Green the new gold
Why being environmentally friendly will put more – not less – money in investors’ pockets
SUGGESTIONS that going the green building route will erode the profit margins of commercial property developers and owners have been dismissed by international real estate players. Speakers who attended the inaugural annual convention of the Green Building Council of South Africa (GBCSA) in Cape Town last week made a strong business case for SA’s property sector to adopt more environmentally friendly design and construction principles.
The electricity crisis and steep increase in the cost of power have no doubt served as a wakeup call for SA’s property industry to follow the global move towards energy efficient development principles. But the biggest issue for many SA property owners is how to get around the additional costs involved in going the green building route.
However, property experts in the United States and Australia maintain the longer-term savings and benefits of incorporating sustainable design principles into both new and existing buildings far outweigh the initial capital outlay.
Rick Fedrizzi, president and founding member of the US Green Building Council, says: “The green building movement isn’t only gaining momentum globally because we’re tree-huggers. It’s also creating better performing property assets and improved investment returns.’’
Fedrizzi says in major business nodes, such as New York City, green buildings command an average 10% rental premium to their conventional counterparts, as tenants become increasingly aware of the benefits that green buildings offer. US studies show productivity increases from 5% to 15% among staff housed in green buildings. They also offer more natural light, more fresh air and reduce sick days associated with the so-called “sick building syndrome”.
Fedrizzi says consumers also tend to spend more in green malls, driving higher returns for both retailers and shopping centre owners. In the US retail trading densities (retail sales per square foot or metre) are up to 40% higher in green malls than in conventional ones. Says Fedrizzi: “It’s not rocket science. If someone feels more energised due to better ventilation and reduced exposure to greenhouse gases, they’ll naturally be more inclined to try on clothes and spend more time shopping.”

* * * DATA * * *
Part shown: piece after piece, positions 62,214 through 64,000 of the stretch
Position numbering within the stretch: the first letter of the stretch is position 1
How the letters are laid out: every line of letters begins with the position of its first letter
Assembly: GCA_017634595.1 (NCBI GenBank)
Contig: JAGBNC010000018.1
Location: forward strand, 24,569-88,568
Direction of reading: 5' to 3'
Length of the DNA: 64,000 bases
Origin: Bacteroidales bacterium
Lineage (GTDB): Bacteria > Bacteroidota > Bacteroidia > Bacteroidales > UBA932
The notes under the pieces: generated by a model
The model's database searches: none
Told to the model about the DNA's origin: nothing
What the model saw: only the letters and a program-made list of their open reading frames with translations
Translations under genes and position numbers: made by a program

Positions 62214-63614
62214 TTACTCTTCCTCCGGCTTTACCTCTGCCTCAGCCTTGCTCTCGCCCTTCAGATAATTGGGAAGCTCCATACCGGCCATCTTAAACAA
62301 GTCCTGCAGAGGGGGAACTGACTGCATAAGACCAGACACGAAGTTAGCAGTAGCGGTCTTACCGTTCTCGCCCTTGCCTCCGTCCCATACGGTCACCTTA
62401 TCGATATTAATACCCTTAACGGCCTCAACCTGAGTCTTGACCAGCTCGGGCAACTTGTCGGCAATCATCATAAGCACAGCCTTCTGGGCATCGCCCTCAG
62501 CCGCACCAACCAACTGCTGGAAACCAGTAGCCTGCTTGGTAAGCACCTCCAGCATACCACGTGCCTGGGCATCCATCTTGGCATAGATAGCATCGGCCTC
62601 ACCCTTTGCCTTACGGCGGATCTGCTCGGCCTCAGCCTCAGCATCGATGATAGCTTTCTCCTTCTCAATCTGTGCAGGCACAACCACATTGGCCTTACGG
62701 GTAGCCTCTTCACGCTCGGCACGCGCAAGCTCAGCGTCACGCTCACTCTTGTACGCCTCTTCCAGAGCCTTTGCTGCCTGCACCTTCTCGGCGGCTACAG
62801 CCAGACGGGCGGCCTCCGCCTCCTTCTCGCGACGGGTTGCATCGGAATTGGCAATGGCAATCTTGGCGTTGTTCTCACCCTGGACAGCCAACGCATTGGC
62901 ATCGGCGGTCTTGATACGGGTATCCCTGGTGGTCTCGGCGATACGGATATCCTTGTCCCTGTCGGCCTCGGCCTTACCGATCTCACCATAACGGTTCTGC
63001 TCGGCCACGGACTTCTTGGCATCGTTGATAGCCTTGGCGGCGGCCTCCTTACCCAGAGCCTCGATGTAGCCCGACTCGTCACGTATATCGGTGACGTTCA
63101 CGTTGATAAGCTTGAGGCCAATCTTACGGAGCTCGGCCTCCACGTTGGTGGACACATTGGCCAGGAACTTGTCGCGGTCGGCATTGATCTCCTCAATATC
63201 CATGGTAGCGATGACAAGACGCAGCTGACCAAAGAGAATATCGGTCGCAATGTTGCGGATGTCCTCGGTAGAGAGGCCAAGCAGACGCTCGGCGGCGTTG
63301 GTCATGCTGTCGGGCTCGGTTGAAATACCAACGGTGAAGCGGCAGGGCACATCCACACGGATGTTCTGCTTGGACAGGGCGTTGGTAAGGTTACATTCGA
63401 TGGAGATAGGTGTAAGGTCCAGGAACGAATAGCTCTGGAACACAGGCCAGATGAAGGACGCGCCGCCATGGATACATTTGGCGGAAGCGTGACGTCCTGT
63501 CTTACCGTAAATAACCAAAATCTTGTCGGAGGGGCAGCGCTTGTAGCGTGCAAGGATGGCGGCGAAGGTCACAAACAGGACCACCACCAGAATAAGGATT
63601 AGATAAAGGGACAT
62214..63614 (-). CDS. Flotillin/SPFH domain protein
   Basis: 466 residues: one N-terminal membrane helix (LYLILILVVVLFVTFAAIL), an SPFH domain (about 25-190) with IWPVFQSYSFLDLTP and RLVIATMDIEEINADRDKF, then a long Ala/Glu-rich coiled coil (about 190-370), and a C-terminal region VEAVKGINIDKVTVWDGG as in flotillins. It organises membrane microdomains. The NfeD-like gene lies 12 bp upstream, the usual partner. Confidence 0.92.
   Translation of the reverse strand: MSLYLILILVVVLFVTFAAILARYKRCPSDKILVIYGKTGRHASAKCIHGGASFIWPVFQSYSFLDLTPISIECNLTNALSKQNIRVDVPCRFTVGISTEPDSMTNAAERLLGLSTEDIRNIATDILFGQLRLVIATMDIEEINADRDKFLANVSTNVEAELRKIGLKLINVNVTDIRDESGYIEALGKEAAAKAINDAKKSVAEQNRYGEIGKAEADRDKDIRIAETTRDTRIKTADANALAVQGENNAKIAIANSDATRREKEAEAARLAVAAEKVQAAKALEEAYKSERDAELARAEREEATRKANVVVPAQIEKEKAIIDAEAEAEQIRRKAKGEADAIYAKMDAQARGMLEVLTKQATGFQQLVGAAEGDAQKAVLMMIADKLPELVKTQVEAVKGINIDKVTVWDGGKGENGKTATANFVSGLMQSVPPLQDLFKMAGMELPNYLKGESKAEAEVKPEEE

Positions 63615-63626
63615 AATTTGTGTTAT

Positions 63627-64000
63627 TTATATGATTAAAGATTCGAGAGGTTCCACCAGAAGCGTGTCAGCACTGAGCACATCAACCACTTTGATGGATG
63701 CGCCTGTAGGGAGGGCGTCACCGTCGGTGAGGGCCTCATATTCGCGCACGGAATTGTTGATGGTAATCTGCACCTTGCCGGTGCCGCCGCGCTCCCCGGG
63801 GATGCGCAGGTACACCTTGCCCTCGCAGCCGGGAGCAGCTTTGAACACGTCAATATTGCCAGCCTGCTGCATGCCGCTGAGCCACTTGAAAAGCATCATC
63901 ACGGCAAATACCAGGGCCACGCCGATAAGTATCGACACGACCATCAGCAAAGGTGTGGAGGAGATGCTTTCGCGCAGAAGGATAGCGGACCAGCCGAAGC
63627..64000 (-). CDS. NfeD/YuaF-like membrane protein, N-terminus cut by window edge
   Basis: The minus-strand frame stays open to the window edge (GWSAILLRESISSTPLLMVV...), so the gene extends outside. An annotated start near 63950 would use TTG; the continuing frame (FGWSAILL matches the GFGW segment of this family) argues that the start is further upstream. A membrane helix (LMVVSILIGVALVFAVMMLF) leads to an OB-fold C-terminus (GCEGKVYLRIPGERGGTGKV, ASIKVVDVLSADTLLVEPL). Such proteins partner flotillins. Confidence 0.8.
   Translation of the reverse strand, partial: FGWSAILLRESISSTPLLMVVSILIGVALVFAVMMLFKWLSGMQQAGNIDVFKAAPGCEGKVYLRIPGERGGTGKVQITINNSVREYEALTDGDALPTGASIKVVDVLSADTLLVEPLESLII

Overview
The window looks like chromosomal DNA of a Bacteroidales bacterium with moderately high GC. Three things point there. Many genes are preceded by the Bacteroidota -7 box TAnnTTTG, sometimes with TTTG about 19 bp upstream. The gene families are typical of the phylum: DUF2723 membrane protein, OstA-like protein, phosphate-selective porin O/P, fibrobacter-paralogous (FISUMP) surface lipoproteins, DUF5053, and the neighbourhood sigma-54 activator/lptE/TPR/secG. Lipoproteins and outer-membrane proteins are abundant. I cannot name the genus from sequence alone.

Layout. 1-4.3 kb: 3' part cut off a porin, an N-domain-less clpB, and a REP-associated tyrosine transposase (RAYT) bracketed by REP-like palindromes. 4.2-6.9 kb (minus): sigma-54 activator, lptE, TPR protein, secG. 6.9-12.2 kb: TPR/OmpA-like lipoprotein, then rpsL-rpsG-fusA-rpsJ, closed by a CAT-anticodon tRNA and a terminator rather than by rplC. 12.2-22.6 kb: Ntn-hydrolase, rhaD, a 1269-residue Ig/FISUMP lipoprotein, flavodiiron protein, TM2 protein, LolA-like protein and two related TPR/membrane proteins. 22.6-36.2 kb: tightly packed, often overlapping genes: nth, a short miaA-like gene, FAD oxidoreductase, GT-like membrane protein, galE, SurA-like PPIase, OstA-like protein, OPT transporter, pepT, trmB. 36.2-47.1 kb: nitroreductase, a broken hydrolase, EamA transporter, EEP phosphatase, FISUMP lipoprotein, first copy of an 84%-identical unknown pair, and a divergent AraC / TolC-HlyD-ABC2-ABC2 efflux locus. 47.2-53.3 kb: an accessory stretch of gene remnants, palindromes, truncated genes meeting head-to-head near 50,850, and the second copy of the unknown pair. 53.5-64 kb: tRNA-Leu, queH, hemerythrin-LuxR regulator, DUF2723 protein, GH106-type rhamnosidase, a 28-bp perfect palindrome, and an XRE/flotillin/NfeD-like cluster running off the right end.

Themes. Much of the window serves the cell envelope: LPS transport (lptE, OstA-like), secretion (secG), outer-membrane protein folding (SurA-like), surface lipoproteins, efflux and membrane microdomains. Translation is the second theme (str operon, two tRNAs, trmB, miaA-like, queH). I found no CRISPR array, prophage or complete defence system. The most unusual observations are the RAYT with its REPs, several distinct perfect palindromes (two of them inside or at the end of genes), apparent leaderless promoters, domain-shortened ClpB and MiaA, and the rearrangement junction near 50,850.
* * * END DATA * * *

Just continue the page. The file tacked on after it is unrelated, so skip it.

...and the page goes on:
Fedrizzi notes that in the US utility bills for electricity and water usage in green buildings are typically 30% to 40% lower than those of conventional buildings. He says though offices and shopping centres that adhere to strict green principles cost on average 6,8% more to build than conventional buildings, those additional construction costs can generally be recouped within 10 months through savings on water and electricity consumption and reduced equipment load on airconditioning and lighting.
Romilly Madew, CEO of the Green Building Council of Australia (GBCA), echoes a similar sentiment. She says although the first few green star rated buildings initially cost more to build when Australia launched its rating standard three years ago, the payback in terms of water and electricity sav- ings, as well as rental premiums, have since proved to be “huge”.
Madew says green star rated commercial buildings in Australia generally have a waiting list of prospective tenants, which supports a premium on both rentals and property values. Its green building movement has gained such momentum over the past three years that the number of GBCA certified green buildings in Australia surged from three in 2005 to the current 100.
Says Madew: “Even the listed property sector – which two years ago wasn’t really involved in the green movement – has now adopted the mindset that environmentally sustainable development is the best way to ‘future proof’ your real estate assets.”
Research conducted by the SA-based branch of quantity surveyors Davis Langdon shows that adhering to strict green principles (to qualify for a four to six green star rating) would add between 9% and 11% to SA developers’ total building costs.
Davis Langdon Africa CEO Indresen Pillay says SA’s property sector should stop questioning whether green buildings cost more but rather ask how they can go green within available budgets. “Going green doesn’t necessarily have to cost more. It all depends on the design and building material choices you make.”
Pillay says SA asset managers will have to pay more attention to how green building issues will affect the future resale values and returns of bricks and mortar investments. “It won’t be long before sustainable design solutions become the norm in SA’s commercial property industry.”